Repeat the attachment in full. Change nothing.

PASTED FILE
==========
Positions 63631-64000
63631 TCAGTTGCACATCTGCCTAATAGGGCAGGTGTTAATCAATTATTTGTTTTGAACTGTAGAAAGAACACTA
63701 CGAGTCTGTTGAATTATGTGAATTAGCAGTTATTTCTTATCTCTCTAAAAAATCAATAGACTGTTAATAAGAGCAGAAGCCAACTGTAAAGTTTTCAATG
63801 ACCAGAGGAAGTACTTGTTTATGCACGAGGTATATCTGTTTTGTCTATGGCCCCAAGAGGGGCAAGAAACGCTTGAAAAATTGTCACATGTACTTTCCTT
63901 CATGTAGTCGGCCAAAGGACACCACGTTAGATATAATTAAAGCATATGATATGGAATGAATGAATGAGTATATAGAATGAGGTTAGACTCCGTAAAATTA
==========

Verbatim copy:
Positions 63631-64000
63631 TCAGTTGCACATCTGCCTAATAGGGCAGGTGTTAATCAATTATTTGTTTTGAACTGTAGAAAGAACACTA
63701 CGAGTCTGTTGAATTATGTGAATTAGCAGTTATTTCTTATCTCTCTAAAAAATCAATAGACTGTTAATAAGAGCAGAAGCCAACTGTAAAGTTTTCAATG
63801 ACCAGAGGAAGTACTTGTTTATGCACGAGGTATATCTGTTTTGTCTATGGCCCCAAGAGGGGCAAGAAACGCTTGAAAAATTGTCACATGTACTTTCCTT
63901 CATGTAGTCGGCCAAAGGACACCACGTTAGATATAATTAAAGCATATGATATGGAATGAATGAATGAGTATATAGAATGAGGTTAGACTCCGTAAAATTA